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Morning Roundup: The N.C. political year in review

While North Carolina experienced a predicted blockbuster political year in 2012, the details weren't as anticipated by some.

Charlotte hosted North Carolina's first-ever major party national convention. A proposed constitutional amendment to ban gay marriage in North Carolina passed by a whopping 22 percentage points. And although it wasn't shocking that former Charlotte mayor Pat McCrory was elected governor, the ease of his victory was surprising, as was his Democratic rival - Lt. Gov. Walter Dalton, not Gov. Beverly Perdue. Read AP's political year in review here.

More political headlines below:

--North Carolina’s Clean Water Management Trust Fund, which has spent nearly $1 billion to clean up polluted waters and protect untainted ones, will face a dicey future as legislators convene in January.

--The N.C. House’s new Republican majority whip believes he has the votes to stop North Carolina’s green-energy mandate – the first in the Southeast when it was enacted in 2007 – in its tracks. Rep. Mike Hager of Rutherford County views the mandate as the government unfairly “picking winners and losers” in the marketplace. As chairman of the Public Utilities committee, Hager would like to freeze it at the current 3 percent level.

Post-election, redistricting reform effort hits the road

The Republican-led redistricting effort left a clear mark on the 2012 elections and it's drawing attention to an effort to make the process nonpartisan.

The N.C. Coalition for Lobbying and Government Reform will begin a statewide tour this week to pitch their idea for redistricting reform to business leaders with the local chamber of commerce in six cities, said director Jane Pinsky. The group -- backed by members of both political parties -- wants to an independent panel to redraw political district boundaries every 10 years instead of the state legislature.

Weekend Roundup: Can Pat McCrory keep his word? And more takeaways

Like all political candidates, Pat McCrory made many promises in his campaign. Now comes the hard part. Can his keep his promises? Read more here and check out a feasibility study for his top goals.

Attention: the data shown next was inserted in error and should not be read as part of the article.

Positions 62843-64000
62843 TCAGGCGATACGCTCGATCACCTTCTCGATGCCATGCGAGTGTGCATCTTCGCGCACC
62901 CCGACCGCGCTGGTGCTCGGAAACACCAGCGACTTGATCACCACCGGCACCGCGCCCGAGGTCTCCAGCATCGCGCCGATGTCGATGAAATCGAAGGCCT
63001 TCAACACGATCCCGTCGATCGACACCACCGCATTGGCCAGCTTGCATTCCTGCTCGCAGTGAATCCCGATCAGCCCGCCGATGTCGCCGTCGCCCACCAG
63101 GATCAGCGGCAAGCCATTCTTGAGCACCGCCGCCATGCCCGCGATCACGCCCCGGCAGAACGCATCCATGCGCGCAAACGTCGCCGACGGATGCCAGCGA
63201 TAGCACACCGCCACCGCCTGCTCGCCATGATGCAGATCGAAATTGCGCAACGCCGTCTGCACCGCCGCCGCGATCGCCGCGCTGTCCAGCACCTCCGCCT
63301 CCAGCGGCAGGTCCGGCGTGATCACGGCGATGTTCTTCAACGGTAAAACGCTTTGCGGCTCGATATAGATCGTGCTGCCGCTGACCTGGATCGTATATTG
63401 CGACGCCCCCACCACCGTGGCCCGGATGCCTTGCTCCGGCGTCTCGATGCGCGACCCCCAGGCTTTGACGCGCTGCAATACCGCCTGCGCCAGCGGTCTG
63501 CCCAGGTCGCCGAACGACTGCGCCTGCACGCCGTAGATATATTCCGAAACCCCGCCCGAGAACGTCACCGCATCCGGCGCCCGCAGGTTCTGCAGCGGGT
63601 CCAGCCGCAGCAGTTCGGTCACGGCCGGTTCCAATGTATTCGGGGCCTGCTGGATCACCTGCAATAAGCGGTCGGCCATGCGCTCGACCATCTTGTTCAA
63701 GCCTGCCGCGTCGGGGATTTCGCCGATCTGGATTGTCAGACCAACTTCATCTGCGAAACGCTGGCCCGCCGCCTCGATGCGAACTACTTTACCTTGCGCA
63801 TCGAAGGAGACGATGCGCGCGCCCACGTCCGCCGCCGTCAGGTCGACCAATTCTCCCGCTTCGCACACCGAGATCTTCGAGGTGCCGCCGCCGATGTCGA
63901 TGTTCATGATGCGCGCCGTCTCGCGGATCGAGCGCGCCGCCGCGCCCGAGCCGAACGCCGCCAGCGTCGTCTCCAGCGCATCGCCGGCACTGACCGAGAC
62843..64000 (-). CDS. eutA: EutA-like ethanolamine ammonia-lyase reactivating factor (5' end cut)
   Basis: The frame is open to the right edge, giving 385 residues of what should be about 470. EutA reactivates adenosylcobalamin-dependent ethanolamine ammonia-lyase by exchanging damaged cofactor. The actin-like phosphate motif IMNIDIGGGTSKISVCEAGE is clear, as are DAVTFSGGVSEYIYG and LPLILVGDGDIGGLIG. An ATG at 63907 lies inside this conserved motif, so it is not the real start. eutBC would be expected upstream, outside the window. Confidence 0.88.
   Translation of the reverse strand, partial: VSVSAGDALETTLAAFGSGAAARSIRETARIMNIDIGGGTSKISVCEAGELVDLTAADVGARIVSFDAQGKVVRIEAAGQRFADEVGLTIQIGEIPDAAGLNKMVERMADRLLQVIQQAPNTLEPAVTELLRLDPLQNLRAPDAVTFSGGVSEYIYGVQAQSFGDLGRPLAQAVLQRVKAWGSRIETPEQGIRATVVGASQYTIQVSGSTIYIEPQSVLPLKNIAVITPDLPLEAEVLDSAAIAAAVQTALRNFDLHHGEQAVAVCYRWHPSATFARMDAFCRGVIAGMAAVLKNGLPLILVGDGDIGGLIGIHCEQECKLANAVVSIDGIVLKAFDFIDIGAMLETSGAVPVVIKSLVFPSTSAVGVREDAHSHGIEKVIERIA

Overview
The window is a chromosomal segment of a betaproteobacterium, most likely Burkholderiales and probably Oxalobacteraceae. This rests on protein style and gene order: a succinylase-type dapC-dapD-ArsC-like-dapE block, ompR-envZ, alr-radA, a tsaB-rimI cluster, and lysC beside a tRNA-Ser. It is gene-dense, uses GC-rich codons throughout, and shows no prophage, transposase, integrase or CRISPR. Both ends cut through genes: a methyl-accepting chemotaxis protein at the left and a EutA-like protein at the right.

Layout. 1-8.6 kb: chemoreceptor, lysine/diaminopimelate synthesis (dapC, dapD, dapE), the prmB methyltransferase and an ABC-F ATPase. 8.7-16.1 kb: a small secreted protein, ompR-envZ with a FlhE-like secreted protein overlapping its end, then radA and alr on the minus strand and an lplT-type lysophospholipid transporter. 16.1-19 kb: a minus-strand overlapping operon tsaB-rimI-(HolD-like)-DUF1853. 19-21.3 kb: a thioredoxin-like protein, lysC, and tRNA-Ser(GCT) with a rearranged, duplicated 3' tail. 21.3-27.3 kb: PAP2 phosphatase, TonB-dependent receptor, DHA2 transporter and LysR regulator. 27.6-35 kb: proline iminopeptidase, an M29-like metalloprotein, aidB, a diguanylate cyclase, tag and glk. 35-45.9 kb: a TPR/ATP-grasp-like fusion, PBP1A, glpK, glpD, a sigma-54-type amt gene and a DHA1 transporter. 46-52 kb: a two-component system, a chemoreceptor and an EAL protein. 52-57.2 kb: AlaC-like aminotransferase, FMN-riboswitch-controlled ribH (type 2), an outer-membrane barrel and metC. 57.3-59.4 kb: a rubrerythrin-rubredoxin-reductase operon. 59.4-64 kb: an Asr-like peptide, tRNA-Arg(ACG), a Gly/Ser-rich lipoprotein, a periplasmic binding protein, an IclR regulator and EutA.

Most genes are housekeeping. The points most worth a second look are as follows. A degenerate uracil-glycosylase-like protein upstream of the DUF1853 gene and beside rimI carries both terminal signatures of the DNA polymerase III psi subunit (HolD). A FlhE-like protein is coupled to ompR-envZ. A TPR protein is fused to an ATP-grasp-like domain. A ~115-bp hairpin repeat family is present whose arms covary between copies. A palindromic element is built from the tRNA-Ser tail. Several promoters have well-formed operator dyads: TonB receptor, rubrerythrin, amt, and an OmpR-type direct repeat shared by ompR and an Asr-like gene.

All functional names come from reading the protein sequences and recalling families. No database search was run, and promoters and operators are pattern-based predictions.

More political headlines:

--Read Rob Christensen's six takeaways from Tuesday's election. See a huge graphic breakdown of the vote. And geek out on a precinct-level analysis.

The pharmacist candidate says he's got the right 'prescription'

Republican state House candidate Tom Murry, a pharmacist, debuted his second TV ad of the campaign season this week, saying he has the right "prescription" to help the state.

The 30-second spot lists a few Republican accomplishments from the prior session, including cutting the gas tax and a business tax cut. The incumbent's campaign spent $100,000 to target the TV ad to his Morrisville-area district through cable and YouTube channels.

Weekend Roundup: Questions to debate in the governor's race

On Wednesday, the first of three televised gubernatorial debates will be held between Democrat Walter Dalton and Republican Pat McCrory. This is a key moment in particular for Dalton, the lieutenant governor, who trails the former Charlotte mayor in all the polls. The one-hour debate will begin at 7 p.m. and will be broadcast across the state. Rob Christensen gives his 10 questions for the candidates.

More political headlines:

--North Carolina’s next governor could determine whether the broad changes that are remaking the state’s environmental landscape – both political and natural – continue or are reined in. But both candidates are mostly silent on the issue.

--Five weeks before Election Day, the best place to get a snapshot of the presidential race in North Carolina might well be up here in the mountain towns of Watauga County. Unlike the Republican-red counties surrounding it, Watauga has turned purple in its politics – just like North Carolina, still one of nine battleground states in the 2012 contest between President Barack Obama and former Massachusetts Gov. Mitt Romney.